Today I donned an apron, toque and rubber gloves for an intense training session at the CIA. The mission: South American ceviche.
I'm not at Langley, but in San Antonio, at the "other" CIA — the Culinary Institute of America. The organization is recognized as one of the foremust culinary schools in the United States. In addition to its campuses in Hyde Park, New York, and Napa Valley, California, the school runs an outpost here in San Antonio, where students and professors specialize in food techniques from Central and South America.
In addition to training future chefs, the CIA offers a number of continuing education courses that are available to community members (visiting groups can arrange to take a class as well). Today, I joined a group of about a dozen other food enthusiasts for a hands-on class on South American ceviche. We entered the institute's brightly-colored Latin demonstration kitchen, where the staff had prepared aprons, toques (chef's hats) and recipe packets for us.
Chef Elizabeth Johnson-Kossick introduced herself as our instructor for the afternoon. A CIA professor, Chef Johnson-Kossick has spent large portions of time living in South America, and was intimately familiar with the details of the cuisine throughout the region. She spent a few minutes introducing us to the concept of ceviche — fresh fish flash-cured in lime juice — and teaching us about its different varieties in Columbia, Ecuador and Peru. She also gave us an introduction to some of the ingredients we would be using, such as striped bass, shrimp, Mexican limes and plantains.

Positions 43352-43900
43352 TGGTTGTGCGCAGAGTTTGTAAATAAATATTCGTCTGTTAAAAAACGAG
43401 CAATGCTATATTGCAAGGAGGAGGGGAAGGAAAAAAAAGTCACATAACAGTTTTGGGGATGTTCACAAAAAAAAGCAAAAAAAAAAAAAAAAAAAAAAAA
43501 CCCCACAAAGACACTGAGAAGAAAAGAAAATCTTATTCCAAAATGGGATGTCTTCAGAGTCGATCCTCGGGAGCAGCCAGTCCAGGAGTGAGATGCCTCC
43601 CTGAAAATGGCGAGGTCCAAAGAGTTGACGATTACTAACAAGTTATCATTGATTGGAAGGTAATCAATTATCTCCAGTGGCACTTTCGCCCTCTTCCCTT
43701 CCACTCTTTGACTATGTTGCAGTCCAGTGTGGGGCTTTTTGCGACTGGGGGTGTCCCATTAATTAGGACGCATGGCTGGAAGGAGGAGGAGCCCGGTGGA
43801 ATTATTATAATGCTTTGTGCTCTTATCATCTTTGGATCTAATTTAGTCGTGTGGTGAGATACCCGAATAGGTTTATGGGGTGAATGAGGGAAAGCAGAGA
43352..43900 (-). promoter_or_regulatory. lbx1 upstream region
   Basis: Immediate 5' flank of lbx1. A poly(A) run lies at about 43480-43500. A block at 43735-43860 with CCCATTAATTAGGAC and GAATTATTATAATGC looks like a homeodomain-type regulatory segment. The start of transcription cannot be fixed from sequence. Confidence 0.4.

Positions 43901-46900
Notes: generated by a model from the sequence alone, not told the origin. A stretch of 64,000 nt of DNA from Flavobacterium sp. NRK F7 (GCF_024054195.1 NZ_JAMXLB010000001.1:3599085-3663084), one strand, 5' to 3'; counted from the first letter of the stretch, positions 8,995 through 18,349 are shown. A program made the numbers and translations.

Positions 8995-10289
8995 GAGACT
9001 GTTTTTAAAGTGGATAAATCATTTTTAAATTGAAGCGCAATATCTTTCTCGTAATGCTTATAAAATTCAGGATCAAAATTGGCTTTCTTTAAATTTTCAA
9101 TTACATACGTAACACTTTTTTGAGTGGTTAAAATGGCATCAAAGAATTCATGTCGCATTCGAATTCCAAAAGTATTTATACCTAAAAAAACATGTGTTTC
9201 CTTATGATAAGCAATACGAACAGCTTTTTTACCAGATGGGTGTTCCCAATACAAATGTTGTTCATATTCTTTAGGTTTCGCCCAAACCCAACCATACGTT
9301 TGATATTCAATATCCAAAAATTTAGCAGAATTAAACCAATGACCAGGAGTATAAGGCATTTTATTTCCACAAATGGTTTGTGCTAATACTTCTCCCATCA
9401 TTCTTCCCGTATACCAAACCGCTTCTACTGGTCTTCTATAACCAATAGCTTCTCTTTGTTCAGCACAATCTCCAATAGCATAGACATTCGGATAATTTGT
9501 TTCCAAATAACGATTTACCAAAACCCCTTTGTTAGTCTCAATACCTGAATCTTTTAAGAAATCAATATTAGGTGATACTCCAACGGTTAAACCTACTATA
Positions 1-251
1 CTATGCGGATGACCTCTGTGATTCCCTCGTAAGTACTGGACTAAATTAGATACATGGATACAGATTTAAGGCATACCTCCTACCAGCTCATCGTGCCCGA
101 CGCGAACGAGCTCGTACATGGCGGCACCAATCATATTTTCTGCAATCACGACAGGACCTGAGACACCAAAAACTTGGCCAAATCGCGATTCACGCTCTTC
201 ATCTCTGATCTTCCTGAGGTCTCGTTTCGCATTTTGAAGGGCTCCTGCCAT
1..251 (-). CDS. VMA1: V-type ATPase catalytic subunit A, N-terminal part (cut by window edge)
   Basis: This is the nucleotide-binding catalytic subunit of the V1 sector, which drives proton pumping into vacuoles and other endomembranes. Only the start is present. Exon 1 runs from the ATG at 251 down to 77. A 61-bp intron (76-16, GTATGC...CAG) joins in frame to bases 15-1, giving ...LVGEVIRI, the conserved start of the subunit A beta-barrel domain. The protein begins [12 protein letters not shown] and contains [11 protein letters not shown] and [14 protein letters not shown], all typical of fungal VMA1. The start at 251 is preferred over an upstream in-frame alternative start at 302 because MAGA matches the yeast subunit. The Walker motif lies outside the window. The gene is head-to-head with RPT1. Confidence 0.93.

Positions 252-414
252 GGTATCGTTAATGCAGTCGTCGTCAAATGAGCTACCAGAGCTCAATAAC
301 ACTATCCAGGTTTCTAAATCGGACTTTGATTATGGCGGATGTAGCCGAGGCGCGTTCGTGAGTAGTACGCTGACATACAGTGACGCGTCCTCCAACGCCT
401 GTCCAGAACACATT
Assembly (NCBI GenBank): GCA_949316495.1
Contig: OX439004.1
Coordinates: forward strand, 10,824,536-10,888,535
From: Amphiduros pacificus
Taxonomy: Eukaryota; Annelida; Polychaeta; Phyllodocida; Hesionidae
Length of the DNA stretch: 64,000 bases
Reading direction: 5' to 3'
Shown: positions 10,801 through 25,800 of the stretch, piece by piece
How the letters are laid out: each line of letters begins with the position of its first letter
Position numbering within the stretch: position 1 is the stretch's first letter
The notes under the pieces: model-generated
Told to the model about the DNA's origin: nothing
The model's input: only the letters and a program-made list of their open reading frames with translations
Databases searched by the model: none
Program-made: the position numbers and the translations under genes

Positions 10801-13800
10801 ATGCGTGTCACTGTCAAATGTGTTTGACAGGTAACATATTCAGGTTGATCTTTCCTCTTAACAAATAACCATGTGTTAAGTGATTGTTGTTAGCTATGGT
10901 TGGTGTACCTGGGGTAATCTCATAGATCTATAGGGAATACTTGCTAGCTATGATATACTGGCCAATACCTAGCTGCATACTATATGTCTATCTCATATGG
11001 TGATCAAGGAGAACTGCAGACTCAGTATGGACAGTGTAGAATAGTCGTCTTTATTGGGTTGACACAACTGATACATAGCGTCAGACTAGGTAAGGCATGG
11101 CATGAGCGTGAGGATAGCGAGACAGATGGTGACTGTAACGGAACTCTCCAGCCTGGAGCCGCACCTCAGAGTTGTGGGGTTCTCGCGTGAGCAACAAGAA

After the overview, we split up into four smaller groups to prepare a variety of ceviches in the well-outfitted instructional kitchen. Each team got a specific recipe to work from, along with a tray full of all the ingredients and tools we would need.
My team was tasked with making two ceviches — an Ecuadorian-style shrimp ceviche and a Colombian-style ceviche with striped bass and coconut milk. Chef guided us through the steps of mashing garlic cloves into paste, cutting cubes of fish and combinging the multitude of ingredients to taste. It was amazing to watch as raw fish cured into a safe, edible food after just a few minutes of marinating in the lime juice.
After an hour or so of hard work, the teams reconvened to sample all of the different ceviches we had made. We topped the five different dishes with some traditional South American ingreidients, including chopped peanutes, fried plantains, toasted coconut shavings and popcorn. Each variety of ceviche brought its own blend of flavors and textures, but they were all cool, delicious and remarkably fresh.
One afternoon at the CIA didn't turn me into a world-renowned chef, but it did give me and my compatriots an introduction to a new favorite food, and the courage to try the recipes out at home.
Chef Johnson-Kossick gives an overview of South Ameican pepers.
Ahi tuna "tiradito" — a sashimi-style raw fish dish.
My plate of four ceviches and a fried plantain chip.